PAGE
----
Tag Archives: waterway

The First Cutting

26 Jun

This week, my nephew did the first cutting of hay from the waterway.

With the warm dry weather we’ve had, it didn’t take long to dry.

The next day, he raked it into windrows.

I love the way it looks when it’s in windrows and ready to bale.

Of course, I like the look of all those round bales out there too.

I’m not sure Maybeline shares my thoughts on that.


Nothing like summer on the farm!

The Hay is In the Barn

3 Sep

I showed you that the waterway had been mown.  Well, Friday evening when I got home, it had been raked into windrows.

I love the look of the windrows winding around following the edge of the cornfield.

I especially like the look when it has corn on both sides.

After it had a chance to finish drying, my nephew came with the baler.

It’s actually a pretty complicated machine.  It pulls the hay into the baler.

Inside, it is compacted together and baling twine is wrapped around it, tied and cut.

Then the bale comes out the back.

He follows the windrows all around the buffer strip.


We didn’t have a huge amount of hay to make and there wasn’t additional help, so he just let these bales drop on the ground.

When he finished, he took the tractor and baler back.

He used his truck to pick them up.

Now they are neatly stacked in the barn and ready to feed the animals this winter.

There’s nothing like knowing the barn is full of hay.

Linking to You Capture where today’s theme is green.

Soybeans are Planted

3 Jun

This year my 26.5 acre field is getting planted with soybeans.  It is certainly time they need to be in the ground, but it’s been kind of a challenge to do that.  You see, the cows were put on the field last fall to eat off the cornstalks all winter.  They have been very content there.

They need to be moved into the back forty so we can have beans in the field.  Right now, I do not have a fence in the back forty.  It’s been torn out, and we have gotten part of it replaced, but it isn’t all in.  It won’t hold a cow.  I can’t move them.

Another problem is the tile we put in last fall.  We hooked the new tile into an old clay tile.  It really seemed like it should work, but between when the nephew ran eight hundred gallons of water through the tile to make sure it was clear and when it needed to drain water this spring, it became plugged.  We should not have this little river running through the field, and we can’t plant beans in a field that is so wet.

That means we needed to clean the tile by jetting it.  Jeremy dug a hole to locate the tile.  Of course the hole filled up with water right away.

We had to pump it out to try and get to the tile.

Then they fed their hose into the tile squirting water forwards and backwards in an effort to clean out the tile.

They made some progress and then got stuck.  They switched to a larger, more powerful hose/tip.  Then they made some more progress, but then they ran out of water.  Jeremy had to go get a tank and fill it with water.  They went back to jetting the tile and making a very little bit of progress.  They had Jeremy dig another hole closer to the fence and they started again.  After three hours, they had gone about thirty-five feet.

At that point, they admitted defeat, and Jeremy decided to sleep on it.  The new plan was to simply run a new line of tile beside the old clay tile.  That was pretty much a full day’s work.  They started close to the edge of my field, and had to go through a soggy corner of Iowa State’s farm and then to the intake at the edge of my property.  Because it was so wet, the backhoe kept sinking, so Jeremy had to keep pulling himself out.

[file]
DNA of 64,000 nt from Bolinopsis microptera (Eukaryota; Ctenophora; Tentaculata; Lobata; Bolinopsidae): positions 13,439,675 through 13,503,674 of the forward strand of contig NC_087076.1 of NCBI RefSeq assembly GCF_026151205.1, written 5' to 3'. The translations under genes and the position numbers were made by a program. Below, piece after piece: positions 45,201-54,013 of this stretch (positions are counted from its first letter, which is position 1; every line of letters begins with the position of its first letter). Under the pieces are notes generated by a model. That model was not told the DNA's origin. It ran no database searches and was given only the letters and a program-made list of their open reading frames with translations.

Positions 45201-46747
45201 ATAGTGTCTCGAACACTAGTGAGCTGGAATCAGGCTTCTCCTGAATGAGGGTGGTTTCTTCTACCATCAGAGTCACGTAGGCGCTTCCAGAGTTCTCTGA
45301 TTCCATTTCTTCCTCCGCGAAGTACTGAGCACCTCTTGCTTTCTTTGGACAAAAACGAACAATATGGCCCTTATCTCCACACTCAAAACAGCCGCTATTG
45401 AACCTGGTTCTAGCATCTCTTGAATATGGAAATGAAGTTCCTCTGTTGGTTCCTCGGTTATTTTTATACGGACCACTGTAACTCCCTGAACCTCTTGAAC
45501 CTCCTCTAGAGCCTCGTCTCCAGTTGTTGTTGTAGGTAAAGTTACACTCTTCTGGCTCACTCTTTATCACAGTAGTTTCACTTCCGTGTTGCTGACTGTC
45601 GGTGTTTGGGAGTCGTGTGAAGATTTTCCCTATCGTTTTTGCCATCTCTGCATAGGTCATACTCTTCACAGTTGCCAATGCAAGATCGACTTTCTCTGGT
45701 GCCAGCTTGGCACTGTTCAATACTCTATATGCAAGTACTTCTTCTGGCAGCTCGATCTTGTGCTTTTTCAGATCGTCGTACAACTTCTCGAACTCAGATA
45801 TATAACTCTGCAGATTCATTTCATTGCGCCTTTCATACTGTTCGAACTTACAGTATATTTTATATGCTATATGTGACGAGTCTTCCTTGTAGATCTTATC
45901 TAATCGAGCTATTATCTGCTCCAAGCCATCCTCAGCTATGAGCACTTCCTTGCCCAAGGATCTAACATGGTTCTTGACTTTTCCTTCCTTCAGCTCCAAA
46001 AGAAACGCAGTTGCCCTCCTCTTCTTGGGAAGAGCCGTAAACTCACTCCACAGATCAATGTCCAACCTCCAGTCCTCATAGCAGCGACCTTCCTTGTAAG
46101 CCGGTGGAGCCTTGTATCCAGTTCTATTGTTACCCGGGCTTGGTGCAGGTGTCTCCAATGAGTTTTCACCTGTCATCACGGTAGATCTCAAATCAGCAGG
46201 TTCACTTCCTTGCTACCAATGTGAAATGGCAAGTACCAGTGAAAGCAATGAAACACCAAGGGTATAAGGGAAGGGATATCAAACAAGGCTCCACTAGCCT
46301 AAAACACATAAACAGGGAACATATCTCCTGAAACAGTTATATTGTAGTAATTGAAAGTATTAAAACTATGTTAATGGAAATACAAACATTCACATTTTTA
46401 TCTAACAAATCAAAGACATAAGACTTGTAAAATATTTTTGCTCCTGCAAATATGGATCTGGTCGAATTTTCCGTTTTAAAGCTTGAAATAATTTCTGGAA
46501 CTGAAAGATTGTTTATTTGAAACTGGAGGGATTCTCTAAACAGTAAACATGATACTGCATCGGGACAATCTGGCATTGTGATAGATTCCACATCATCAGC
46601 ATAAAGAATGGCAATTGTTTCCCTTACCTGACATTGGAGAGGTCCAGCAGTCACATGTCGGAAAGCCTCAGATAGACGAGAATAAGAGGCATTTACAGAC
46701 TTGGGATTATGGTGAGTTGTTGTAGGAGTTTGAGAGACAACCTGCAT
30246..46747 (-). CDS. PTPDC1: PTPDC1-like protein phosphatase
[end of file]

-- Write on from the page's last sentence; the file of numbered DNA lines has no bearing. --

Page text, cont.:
At the end of the day, Jeremy called and asked me if he needed to fix the fence.  If you can look closely in the picture above, you can see the posts that mark the edge of my property.  See the cows behind it.  Yep, the cows are still living in the field where there is now a gaping hole in that fence between the two wooden posts.

At least I don’t think they are going to go through there since there is a pile of dirt and a ditch there.  I don’t think MJ could walk through without falling into the hole.

This should also keep the water below ground instead of running over the top and cutting a ditch in the pasture where we just filled it in.  This should let the field drain so we can plant beans.

Well, today it was dry enough that when I looked out, I saw this amazing sight.

It had already dried enough for them to spray the field to kill the weeds.  Let’s face it, by the first of June, we had a nice crop of weeds going.  They might have to come back and spray again later.

Look who was standing under the shade of the pine trees checking out the action.

I’m not sure what they thought about this invasion, but they didn’t move the entire time he was spraying.

He finished and left the field.  Before long, I looked out and saw another surprising sight.

The cows were still under the pine trees (It was nearly 100* today.), but now the planter was going right beside them!  My soybeans were being planted.

The cows are still in the field!

They are almost done planting.  He even filled in the ditch where they put the tile in because it had dried enough they wouldn’t keep sinking like they did yesterday.  I guess he asked Jeremy if the cows were on the honor system–staying on my property without the fence being fixed.  I’m hoping he at least pulled the two sides together.  Maybe I should go check that out tomorrow.  Maybe I’ll just leave the cows and just ask them to stay in the buffer strip instead of where the beans are planted.  Do you think that will work?

Now our plan is to try and get the fence in the back forty finished on Sunday.  Hopefully, they will be content to stay in the bean field until then.